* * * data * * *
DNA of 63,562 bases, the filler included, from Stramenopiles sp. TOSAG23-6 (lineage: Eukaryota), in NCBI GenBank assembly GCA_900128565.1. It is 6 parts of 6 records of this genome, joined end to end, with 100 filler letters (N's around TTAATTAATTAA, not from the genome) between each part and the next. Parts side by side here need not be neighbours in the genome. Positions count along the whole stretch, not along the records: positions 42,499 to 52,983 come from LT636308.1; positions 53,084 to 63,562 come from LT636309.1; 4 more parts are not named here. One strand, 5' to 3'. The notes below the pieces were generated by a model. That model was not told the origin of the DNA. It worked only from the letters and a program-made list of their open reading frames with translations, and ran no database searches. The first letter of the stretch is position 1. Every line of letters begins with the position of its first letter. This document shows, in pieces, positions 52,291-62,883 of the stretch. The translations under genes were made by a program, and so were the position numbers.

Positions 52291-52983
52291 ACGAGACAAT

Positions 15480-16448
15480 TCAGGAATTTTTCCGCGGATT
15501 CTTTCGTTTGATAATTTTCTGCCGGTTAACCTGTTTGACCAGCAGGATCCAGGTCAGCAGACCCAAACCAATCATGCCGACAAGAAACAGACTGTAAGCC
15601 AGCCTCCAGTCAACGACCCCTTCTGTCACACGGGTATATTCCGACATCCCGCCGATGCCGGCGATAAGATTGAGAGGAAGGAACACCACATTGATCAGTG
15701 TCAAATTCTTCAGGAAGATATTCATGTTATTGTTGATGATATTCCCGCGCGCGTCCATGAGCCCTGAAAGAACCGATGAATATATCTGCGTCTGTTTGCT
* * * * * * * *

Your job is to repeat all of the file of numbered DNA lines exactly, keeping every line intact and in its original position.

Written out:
DNA of 63,562 bases, the filler included, from Stramenopiles sp. TOSAG23-6 (lineage: Eukaryota), in NCBI GenBank assembly GCA_900128565.1. It is 6 parts of 6 records of this genome, joined end to end, with 100 filler letters (N's around TTAATTAATTAA, not from the genome) between each part and the next. Parts side by side here need not be neighbours in the genome. Positions count along the whole stretch, not along the records: positions 42,499 to 52,983 come from LT636308.1; positions 53,084 to 63,562 come from LT636309.1; 4 more parts are not named here. One strand, 5' to 3'. The notes below the pieces were generated by a model. That model was not told the origin of the DNA. It worked only from the letters and a program-made list of their open reading frames with translations, and ran no database searches. The first letter of the stretch is position 1. Every line of letters begins with the position of its first letter. This document shows, in pieces, positions 52,291-62,883 of the stretch. The translations under genes were made by a program, and so were the position numbers.

Positions 52291-52983
52291 ACGAGACAAT

Positions 15480-16448
15480 TCAGGAATTTTTCCGCGGATT
15501 CTTTCGTTTGATAATTTTCTGCCGGTTAACCTGTTTGACCAGCAGGATCCAGGTCAGCAGACCCAAACCAATCATGCCGACAAGAAACAGACTGTAAGCC
15601 AGCCTCCAGTCAACGACCCCTTCTGTCACACGGGTATATTCCGACATCCCGCCGATGCCGGCGATAAGATTGAGAGGAAGGAACACCACATTGATCAGTG
15701 TCAAATTCTTCAGGAAGATATTCATGTTATTGTTGATGATATTCCCGCGCGCGTCCATGAGCCCTGAAAGAACCGATGAATATATCTGCGTCTGTTTGCT